4

The "Mother of All Peppers" Might Be Growing in Your Yard

^
Keep New Times Free
I Support
  • Local
  • Community
  • Journalism
  • logo

Support the independent voice of South Florida and help keep the future of New Times free.

Have you seen these peppers in bushes outside? The tiny tepin or chiltepin is the only wild chili native to the U.S. and is believed to be the oldest and hottest species of wild pepper.

I first saw it in Tarpon River at a friend's house, a spindly shrub my friend had fenced off for protection. When he bought his house, Tom knew the peppers when he saw them, since his father grew them in his childhood home near Sarasota. "What are you doing with this poor bush?" I asked him. "It looks like it's too late for this one." I was wrong.

Though the leaves were spindly and sad, the bush bore hundreds of tiny

peppers that look like shriveled holly berries. According to Slow Food, the wild harvest of these peppers "is a

seasonal ritual in many rural communities to this

day, where families make chili-harvesting camps in the mountains during

the heat of September and early October in order to harvest the wild

peppers."  Here, they're year-round.

These tiny peppers pack a ton of heat, clocking in at 50,000 to 100,000

on the Scoville Scale, about on par with a Thai bird pepper, though less hot

than scotch bonnets and ghost peppers.

Have you seen them around? What do you do with them, aside from pop them in your mouth as a very spicy snack?


New Times on Facebook | Clean Plate Charlie on Facebook | Melissa on Facebook | Clean Plate Charlie on Twitter | Melissa McCart on Twitter | E-mail Melissa |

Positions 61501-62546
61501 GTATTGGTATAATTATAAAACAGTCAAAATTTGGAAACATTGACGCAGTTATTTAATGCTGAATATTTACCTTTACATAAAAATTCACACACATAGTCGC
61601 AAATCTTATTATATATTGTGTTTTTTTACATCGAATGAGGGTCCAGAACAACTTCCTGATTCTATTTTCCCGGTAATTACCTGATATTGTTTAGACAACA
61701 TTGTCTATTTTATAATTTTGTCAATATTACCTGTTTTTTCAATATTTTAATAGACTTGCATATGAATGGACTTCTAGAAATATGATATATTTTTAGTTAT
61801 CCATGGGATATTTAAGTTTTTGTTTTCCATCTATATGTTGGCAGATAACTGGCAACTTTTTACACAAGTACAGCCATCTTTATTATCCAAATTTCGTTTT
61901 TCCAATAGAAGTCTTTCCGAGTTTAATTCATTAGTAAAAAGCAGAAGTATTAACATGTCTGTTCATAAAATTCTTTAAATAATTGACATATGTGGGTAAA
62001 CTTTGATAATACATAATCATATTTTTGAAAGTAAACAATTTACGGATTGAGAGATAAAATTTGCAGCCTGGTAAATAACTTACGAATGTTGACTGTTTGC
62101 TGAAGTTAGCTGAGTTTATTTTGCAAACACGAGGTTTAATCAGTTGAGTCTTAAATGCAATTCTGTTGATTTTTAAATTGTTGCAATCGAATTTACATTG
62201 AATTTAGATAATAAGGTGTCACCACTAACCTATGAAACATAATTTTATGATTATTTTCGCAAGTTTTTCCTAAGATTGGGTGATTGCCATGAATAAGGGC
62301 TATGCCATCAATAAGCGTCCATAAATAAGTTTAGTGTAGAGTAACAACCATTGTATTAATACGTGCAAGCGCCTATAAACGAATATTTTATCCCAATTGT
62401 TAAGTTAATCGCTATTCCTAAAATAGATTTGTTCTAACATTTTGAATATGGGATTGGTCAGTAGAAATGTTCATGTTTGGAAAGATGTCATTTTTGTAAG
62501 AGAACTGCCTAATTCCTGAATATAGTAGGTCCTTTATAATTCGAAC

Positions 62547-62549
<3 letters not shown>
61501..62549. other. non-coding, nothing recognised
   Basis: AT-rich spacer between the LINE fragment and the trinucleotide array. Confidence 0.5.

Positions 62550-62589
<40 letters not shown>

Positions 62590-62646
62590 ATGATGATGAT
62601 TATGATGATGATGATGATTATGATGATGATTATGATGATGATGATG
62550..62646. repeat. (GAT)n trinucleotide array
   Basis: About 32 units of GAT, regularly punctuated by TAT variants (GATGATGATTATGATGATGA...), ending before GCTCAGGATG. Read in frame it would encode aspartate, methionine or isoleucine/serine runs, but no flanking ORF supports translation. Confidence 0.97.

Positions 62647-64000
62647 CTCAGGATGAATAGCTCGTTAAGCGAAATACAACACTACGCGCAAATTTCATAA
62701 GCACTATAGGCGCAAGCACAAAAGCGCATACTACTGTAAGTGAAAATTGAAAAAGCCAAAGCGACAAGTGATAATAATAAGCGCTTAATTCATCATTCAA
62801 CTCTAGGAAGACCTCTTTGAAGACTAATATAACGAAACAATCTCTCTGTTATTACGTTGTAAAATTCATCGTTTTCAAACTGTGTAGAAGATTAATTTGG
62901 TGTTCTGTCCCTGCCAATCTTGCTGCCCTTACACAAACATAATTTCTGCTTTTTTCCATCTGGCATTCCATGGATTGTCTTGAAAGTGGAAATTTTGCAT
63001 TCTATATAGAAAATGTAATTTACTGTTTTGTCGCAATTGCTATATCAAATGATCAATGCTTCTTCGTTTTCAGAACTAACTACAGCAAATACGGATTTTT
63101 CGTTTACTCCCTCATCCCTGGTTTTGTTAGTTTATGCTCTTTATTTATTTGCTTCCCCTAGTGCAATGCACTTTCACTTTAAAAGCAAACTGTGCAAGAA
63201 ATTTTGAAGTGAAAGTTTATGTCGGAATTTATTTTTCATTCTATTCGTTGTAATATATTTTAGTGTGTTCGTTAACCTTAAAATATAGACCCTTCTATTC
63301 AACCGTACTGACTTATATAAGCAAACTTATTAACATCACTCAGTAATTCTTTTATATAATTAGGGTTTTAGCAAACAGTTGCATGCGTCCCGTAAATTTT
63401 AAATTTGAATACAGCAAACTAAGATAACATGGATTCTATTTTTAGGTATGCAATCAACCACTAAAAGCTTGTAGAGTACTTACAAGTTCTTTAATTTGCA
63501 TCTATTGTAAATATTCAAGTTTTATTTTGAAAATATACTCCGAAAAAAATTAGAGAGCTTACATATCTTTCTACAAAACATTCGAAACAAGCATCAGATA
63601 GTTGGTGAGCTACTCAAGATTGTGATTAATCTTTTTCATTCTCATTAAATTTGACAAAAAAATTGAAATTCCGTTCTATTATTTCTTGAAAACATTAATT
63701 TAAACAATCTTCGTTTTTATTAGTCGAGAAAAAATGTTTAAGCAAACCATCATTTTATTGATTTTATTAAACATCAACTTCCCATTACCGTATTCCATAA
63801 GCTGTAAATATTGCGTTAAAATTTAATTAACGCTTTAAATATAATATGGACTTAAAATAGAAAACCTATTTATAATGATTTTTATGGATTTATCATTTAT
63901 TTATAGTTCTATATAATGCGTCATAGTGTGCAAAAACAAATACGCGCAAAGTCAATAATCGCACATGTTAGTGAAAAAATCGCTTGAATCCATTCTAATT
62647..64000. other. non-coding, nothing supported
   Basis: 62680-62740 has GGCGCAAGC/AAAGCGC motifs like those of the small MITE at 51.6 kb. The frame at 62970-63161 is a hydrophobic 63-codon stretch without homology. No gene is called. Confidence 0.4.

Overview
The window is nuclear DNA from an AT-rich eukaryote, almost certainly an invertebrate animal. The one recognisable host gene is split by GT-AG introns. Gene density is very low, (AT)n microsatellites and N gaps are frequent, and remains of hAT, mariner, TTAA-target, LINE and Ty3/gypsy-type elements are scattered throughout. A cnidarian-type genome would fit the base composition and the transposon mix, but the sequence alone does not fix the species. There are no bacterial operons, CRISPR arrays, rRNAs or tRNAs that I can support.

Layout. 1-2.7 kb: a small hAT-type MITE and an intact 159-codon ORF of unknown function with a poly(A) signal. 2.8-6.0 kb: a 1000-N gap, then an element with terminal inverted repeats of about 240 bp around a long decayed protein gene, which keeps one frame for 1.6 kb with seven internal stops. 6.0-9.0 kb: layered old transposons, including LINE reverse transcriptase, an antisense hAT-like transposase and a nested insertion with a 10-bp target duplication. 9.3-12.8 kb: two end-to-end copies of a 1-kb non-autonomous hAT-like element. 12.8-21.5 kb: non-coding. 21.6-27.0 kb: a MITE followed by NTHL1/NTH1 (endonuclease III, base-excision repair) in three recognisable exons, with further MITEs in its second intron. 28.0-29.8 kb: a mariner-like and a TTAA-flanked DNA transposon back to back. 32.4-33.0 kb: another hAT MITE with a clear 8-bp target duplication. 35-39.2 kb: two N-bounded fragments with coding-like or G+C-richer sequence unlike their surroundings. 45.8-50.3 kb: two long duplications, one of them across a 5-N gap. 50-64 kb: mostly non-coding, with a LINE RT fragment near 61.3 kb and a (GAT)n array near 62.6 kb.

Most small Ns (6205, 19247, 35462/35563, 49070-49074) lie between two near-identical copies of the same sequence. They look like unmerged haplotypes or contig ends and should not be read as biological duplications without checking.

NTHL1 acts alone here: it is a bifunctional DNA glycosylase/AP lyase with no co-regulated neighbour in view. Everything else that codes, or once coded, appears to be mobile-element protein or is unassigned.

Keep New Times Broward-Palm Beach Free... Since we started New Times Broward-Palm Beach, it has been defined as the free, independent voice of South Florida, and we would like to keep it that way. Offering our readers free access to incisive coverage of local news, food and culture. Producing stories on everything from political scandals to the hottest new bands, with gutsy reporting, stylish writing, and staffers who've won everything from the Society of Professional Journalists' Sigma Delta Chi feature-writing award to the Casey Medal for Meritorious Journalism. But with local journalism's existence under siege and advertising revenue setbacks having a larger impact, it is important now more than ever for us to rally support behind funding our local journalism. You can help by participating in our "I Support" membership program, allowing us to keep covering South Florida with no paywalls.

We use cookies to collect and analyze information on site performance and usage, and to enhance and customize content and advertisements. By clicking 'X' or continuing to use the site, you agree to allow cookies to be placed. To find out more, visit our cookies policy and our privacy policy.

 

Join the New Times community and help support independent local journalism in South Florida.

 

Join the New Times community and help support independent local journalism in South Florida.